In Hong Kong I’ve been challenging myself to learn new skills. I recently took a calligraphy workshop at a studio in central Hong Kong. My friend Holly and I were the only ones on our table who weren’t artists, but why couldn’t we be? We spent 3 hours immersing ourselves in learning this new skill and left the studio tranquil and refreshed, we hadn’t thought about anything else for the entire time.
Day #2 of practice and my letters don’t quite possess the elegance I aspire for but I am confident that one day they will. Learning a new skill is empowering, it makes you feel like you can achieve anything if you put your mind to it, and truthfully, you can.
Once I knew we were moving to Hong Kong training took a back seat. Not only was I very busy making all the preparations, but I also wanted to make the most of my last few months in the UK surrounded by friends and family. As a result I reduced my training schedule to around twice a week with one weights session for around a month and a half before we left, and after arriving, training has been extremely disrupted as we adapt to our new home and environment.
Having a break from training and competing is not a bad thing, in fact, I think it’s important to have these breaks as it forces you to have perspective, assess your priorities, and helps you remember that you are not defined by your athletic career. This perspective helps you to understand what really matters to you, and it has made me unfalteringly sure that I am a judo athlete hungry for success.
Since arriving, it has been a frustrating search for a Judo club with the right volume of training, there are plenty of Judo clubs here, though most seem to train only twice a week or are too far to travel to regularly. When you identify as a Judo athlete working steadily on a path to success, it is disheartening not to be training, rather than progressing towards your destination you feel as if you are being dragged back to the start line. In reality you have just stopped for coffee and to ask for directions along the way.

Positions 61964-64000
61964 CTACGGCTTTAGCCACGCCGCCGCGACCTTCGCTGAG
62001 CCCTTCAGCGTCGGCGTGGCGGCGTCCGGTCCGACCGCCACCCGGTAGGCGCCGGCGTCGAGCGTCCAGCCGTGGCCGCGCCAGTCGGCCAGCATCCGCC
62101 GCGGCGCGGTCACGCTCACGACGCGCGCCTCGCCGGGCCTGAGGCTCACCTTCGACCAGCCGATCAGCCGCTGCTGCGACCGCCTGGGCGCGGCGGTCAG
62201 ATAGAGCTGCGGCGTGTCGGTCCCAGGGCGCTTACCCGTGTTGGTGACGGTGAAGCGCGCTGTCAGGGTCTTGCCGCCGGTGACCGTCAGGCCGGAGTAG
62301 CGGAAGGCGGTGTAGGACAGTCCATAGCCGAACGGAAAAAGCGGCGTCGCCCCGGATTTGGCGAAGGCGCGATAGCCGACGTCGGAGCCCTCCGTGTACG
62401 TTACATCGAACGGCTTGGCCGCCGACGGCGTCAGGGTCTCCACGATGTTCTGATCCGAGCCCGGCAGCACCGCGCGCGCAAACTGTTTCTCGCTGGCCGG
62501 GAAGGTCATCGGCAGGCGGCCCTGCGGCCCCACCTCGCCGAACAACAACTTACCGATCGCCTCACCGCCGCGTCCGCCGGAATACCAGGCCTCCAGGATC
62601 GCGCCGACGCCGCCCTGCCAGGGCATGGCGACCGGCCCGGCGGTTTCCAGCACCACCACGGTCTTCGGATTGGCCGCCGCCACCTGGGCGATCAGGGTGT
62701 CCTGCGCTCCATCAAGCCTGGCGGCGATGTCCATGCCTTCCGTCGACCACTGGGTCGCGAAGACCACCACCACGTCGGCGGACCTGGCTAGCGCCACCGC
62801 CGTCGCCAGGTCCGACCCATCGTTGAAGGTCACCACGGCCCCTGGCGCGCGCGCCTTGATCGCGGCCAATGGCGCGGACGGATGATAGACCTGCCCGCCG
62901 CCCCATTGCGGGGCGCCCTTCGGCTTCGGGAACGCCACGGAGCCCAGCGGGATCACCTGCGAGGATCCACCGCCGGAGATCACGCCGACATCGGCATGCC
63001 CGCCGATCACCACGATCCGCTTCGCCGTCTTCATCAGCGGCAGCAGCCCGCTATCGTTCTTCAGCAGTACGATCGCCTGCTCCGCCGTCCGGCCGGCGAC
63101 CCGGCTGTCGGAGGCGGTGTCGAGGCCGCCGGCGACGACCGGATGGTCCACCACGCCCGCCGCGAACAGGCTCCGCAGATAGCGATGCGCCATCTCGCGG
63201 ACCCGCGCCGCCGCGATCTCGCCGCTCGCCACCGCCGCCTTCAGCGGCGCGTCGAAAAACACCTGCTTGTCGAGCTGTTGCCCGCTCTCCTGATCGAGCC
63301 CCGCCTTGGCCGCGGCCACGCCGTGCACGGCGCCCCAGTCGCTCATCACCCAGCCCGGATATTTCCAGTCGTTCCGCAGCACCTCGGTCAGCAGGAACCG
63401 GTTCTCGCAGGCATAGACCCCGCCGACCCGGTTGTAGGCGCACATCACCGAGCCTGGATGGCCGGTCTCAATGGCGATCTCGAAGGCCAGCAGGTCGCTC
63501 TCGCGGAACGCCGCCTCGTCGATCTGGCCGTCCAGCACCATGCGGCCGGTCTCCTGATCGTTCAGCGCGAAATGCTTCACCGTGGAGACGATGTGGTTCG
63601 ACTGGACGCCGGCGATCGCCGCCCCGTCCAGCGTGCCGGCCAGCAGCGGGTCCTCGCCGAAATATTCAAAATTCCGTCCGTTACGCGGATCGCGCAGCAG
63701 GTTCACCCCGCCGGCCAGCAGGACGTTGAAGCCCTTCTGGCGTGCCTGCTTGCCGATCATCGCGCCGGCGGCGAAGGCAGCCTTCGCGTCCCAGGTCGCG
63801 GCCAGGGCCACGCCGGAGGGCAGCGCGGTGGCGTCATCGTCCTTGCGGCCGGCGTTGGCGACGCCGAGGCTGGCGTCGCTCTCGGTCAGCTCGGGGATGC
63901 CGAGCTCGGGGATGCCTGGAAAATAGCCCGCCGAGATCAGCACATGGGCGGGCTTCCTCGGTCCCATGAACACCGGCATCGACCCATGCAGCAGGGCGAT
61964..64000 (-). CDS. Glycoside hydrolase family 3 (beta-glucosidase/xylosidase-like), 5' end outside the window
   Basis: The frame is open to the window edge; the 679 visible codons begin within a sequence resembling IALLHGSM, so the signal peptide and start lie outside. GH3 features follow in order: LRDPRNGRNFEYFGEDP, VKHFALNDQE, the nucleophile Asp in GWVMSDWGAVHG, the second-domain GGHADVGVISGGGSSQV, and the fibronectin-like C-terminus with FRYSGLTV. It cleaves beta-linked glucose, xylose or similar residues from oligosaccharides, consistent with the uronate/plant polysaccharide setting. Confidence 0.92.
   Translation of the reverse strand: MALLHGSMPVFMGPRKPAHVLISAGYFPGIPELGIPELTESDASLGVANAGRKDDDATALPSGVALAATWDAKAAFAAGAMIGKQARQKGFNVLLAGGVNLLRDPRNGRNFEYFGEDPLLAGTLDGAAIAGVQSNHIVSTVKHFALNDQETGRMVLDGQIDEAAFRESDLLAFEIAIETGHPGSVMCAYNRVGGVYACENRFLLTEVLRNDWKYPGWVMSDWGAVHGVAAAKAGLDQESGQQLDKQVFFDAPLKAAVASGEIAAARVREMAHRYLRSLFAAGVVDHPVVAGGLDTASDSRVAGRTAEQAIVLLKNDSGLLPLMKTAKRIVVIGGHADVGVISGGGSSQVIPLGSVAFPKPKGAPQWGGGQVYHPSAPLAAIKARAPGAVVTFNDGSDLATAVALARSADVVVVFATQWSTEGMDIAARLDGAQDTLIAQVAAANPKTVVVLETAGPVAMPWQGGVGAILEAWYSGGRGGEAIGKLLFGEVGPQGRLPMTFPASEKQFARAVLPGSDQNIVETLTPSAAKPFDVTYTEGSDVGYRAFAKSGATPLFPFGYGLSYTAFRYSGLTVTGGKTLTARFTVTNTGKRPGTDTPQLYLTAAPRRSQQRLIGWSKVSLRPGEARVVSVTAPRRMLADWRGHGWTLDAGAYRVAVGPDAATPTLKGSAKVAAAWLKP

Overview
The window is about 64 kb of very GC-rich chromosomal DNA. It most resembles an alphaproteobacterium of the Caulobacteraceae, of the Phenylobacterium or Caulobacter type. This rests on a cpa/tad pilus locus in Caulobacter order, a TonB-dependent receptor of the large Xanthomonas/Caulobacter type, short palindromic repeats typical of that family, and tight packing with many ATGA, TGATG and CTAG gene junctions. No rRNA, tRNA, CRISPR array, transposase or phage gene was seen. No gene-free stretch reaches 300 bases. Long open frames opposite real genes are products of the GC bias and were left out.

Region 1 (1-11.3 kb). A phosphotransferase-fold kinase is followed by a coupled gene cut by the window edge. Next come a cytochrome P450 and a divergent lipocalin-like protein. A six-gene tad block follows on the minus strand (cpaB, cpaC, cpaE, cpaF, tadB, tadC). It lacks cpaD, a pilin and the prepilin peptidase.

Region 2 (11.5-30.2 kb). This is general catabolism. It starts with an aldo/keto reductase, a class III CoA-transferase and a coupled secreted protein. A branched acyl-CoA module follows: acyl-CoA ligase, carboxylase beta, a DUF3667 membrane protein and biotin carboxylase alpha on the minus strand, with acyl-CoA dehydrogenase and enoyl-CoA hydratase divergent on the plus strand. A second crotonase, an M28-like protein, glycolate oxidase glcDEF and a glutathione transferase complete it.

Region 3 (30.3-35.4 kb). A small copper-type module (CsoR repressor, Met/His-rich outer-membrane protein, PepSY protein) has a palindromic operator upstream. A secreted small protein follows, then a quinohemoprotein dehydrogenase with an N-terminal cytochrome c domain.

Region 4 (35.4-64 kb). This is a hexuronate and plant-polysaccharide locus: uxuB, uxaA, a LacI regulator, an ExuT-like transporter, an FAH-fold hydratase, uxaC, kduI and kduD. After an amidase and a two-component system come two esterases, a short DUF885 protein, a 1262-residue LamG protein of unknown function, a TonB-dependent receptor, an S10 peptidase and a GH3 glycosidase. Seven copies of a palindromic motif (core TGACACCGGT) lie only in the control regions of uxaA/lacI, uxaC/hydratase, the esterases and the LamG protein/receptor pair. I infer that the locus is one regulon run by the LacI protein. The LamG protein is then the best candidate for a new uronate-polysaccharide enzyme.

After 7 weeks in Hong Kong with no significant progress made I received an email from a talent ID program in the UK run by UK Sport. I had the opportunity to attend a talent identification event looking for female athletes in combat sports which, if successful, would ultimately lead to fast track onto the Olympic pathway. I knew I could be successful if I took up this opportunity. With a shortcut to my goal presented to me in the UK, in that moment it was tough to see how Hong Kong was the preferable option. I had no club, no Judo, my brilliant and supportive coaches were 5,000 miles away and I wasn’t moving forward.
With a little perspective (and a trip to Disneyland) Hong Kong presented itself as the golden fountain of opportunity that it is. Hong Kong allows me to live a lifestyle where I train but also support myself financially and even put aside some savings to rely on in the future. It allows me to develop my career so that I am not defined by results alone. It allows me the flexibility to travel to parts of the world I wouldn’t see from home, to train in Japan, to fight in Asia. It offers me challenges and experiences which require me to adapt and see things from new perspectives. It doesn’t offer me a shortcut, it makes me earn success step by step, the long way round, and the hard way up, with nothing but work and persistence to get me through.
I took this persistence to the internet to find solutions to my situation. I asked in every Judo forum I knew, messaged each person who commented or posted on Judo pages in Hong Kong, despite them being written entirely in Cantonese. I searched for key words and sent countless emails. Polite persistence has a strange way of presenting success and by the end of the day a kind stranger had arranged for me to join the Hong Kong National Squad training program.
I might not be the most experienced or talented athlete to step foot on the tatami, but I am one of the most resourceful, the most determined, and the most persistent you will meet. I have been working quietly since I tied my belt for the first time, and when I emerge from the other side having taken the long way round I will be absolutely ready to perform.
I have 100% faith in the process, so see you on the other side.